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The Role of Design Thinking in Social Enterprise

By Dr. Gor­don Adomdza

It was the morn­ing of July 29, 2013. SEI stu­dents on the South Africa field study were gear­ing up for their “10 Meter View” pre­sen­ta­tions – a “birds eye view” analy­sis of their respec­tive client orga­ni­za­tions, mark­ing the con­clu­sion of an inten­sive ten-day design-driven project. Each team of five stu­dents uti­lized design think­ing to present inno­v­a­tive solu­tions to their clients: a cohort of orga­ni­za­tions work­ing to address some of the tough­est social prob­lems in South Africa.

The design think­ing por­tion of the field stud­ies started three years ago when Pro­fes­sor Den­nis Shaugh­nessy envi­sioned con­clud­ing each pro­gram with a project that allowed the stu­dents to ‘invent’ new solu­tions to the social prob­lems they encoun­tered in the field. We have since col­lab­o­rated on both the field stud­ies with some inter­est­ing out­comes. Notably, in 2012, a team of stu­dents devel­oped a hybrid enter­prise and micro-savings pro­gram for the South African Red Cross Soci­ety to employ HIV/AIDS patients with vary­ing dif­fer­ent abil­i­ties to make prod­ucts for dis­as­ter relief. 

Method­ol­ogy

We employ the design-thinking method­ol­ogy for these projects; a way of think­ing that is more focused on the search for inspi­ra­tion in the research process than on hypoth­e­sis test­ing. Design experts describe the con­cept as a com­bi­na­tion of induc­tive and deduc­tive rea­son­ing to cre­ate a fresh approach. Specif­i­cally, abduc­tive think­ing, which focuses on ‘what could be’ is help­ful in sit­u­a­tions where tra­di­tional meth­ods of research are not very useful. 

Design-Thinking in South Africa 

Over the years we have uti­lized two vari­ants of the design process for the spe­cific local con­texts of South Africa and the Domini­can Repub­lic: empathic design in South Africa and par­tic­i­pa­tory design in the Domini­can Repub­lic. Empathic design assumes basic under­stand­ing of the user sit­u­a­tion but requires the team to ‘step into the shoes’ of the user in order to con­struct needs and preferences.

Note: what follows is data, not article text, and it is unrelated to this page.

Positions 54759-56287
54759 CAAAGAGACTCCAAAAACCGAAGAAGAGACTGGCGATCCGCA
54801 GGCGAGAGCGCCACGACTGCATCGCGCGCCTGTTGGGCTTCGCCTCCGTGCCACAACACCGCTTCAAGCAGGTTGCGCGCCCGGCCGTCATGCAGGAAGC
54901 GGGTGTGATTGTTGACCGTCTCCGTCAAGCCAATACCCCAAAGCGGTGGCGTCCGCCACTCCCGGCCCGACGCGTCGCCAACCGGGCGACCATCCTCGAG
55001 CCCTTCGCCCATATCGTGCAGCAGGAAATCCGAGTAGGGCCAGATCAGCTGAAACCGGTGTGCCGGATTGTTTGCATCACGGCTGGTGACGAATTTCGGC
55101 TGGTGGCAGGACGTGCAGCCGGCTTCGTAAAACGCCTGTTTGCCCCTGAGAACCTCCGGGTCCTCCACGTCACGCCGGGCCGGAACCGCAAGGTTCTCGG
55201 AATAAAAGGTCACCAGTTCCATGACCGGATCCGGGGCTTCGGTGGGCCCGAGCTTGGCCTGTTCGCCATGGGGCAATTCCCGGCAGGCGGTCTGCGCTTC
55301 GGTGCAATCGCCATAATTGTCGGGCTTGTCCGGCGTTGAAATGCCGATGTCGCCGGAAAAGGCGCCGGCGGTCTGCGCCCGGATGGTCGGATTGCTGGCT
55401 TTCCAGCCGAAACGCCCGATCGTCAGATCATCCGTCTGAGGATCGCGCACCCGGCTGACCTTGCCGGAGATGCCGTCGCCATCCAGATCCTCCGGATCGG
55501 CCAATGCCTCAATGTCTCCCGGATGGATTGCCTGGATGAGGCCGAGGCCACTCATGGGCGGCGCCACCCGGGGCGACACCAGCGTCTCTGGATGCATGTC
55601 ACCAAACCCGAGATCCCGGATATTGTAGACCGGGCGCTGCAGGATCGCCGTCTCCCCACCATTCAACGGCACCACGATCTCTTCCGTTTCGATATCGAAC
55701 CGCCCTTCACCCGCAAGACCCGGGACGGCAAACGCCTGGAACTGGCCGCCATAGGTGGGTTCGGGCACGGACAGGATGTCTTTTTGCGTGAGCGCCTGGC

This year, stu­dent teams pre­sented com­pelling ideas such as a “pay-it-forward” stu­dent engage­ment pro­gram for our part­ner insti­tute, TSiBA, a train­ing and micro-franchise model to engage women to upcy­cle bill­boards into bags, and a plat­form for fos­ter­ing com­mu­nity engage­ment and mit­i­gat­ing the effects of high lead­er­ship turnover in youth-focused urban farm­ing projects.

Design-Thinking in the Domini­can Republic

Another method of design think­ing called the par­tic­i­pa­tory process has proven to be effec­tive in the Domini­can Repub­lic field study when inno­vat­ing for “bateyes” and other impov­er­ished com­mu­ni­ties such as Mata Los Indios. Com­mu­ni­ties like Mata Los Indios have been ‘trained’ by West­ern phil­an­thropists to respond to groups like ours with the goal of secur­ing short-term cash gifts. As a result, this atti­tude makes it chal­leng­ing for empathic research because it’s never clear what shoes the design team is step­ping into.

The par­tic­i­pa­tory design process is there­fore more effec­tive here because it allows the design team, the tar­get group and other stake­hold­ers to co-create under­stand­ing of the prob­lems faced, co-analyze the poten­tial solu­tions, co-test and val­i­date the solu­tions. One team devel­oped a multi-tiered Rotat­ing Sav­ings and Credit Asso­ci­a­tion (ROSCA) pro­gram to be sup­ported by income gen­er­a­tion from a pro­posed sewing coop­er­a­tive while another built a cow-sharing pro­gram designed to return value through the sale of milk and calves which are passed on to new mem­bers through a lot­tery system.

Out­comes of Stu­dent Projects

The com­mon feed­back we receive from the field study par­tic­i­pants is that the projects pro­vide an oppor­tu­nity to put what they have learned into prac­tice. Our clients also express their sat­is­fac­tion of the student’s work. In fact, each client rep­re­sen­ta­tive expressed inter­est in pur­su­ing the sug­gested solu­tions the stu­dents devel­oped. In the Domini­can Repub­lic, even the final pre­sen­ta­tions pro­vided an oppor­tu­nity to use the co-create method of design-thinking as com­mu­nity mem­bers some­times dis­agreed with cer­tain aspects of the pro­posed models. We look for­ward to learn­ing about the imple­men­ta­tion progress of these orga­ni­za­tions next year. 

The Role of Design-Thinking in Entre­pre­neur­ship and Acad­e­mia 

The design-thinking process pro­vides a new par­a­digm for busi­ness projects as it brings together sys­tems design engi­neer­ing and anthro­pol­ogy to busi­ness prob­lems. In the past few years, it is increas­ingly becom­ing pop­u­lar in lead­ing entre­pre­neur­ship pro­grams such as Bab­son Col­lege, Stan­ford Uni­ver­sity, and Uni­ver­sity of Vir­ginia. The D’Amore-McKim School of Busi­ness started teach­ing design-thinking courses about five years ago and cur­rently run four ses­sions of 160 stu­dents on cam­pus in addi­tion to two con­cen­trated design pro­grams on SEI field stud­ies each year. In our world of increas­ingly com­plex cir­cum­stances under­ly­ing prob­lems, we as edu­ca­tors have no choice but to equip our stu­dents with skills that can han­dle the com­plex­ity. The title of a recent Wall Street Jour­nal arti­cle “For­get B-School, D-School Is Hot” sug­gests that we are on the right path.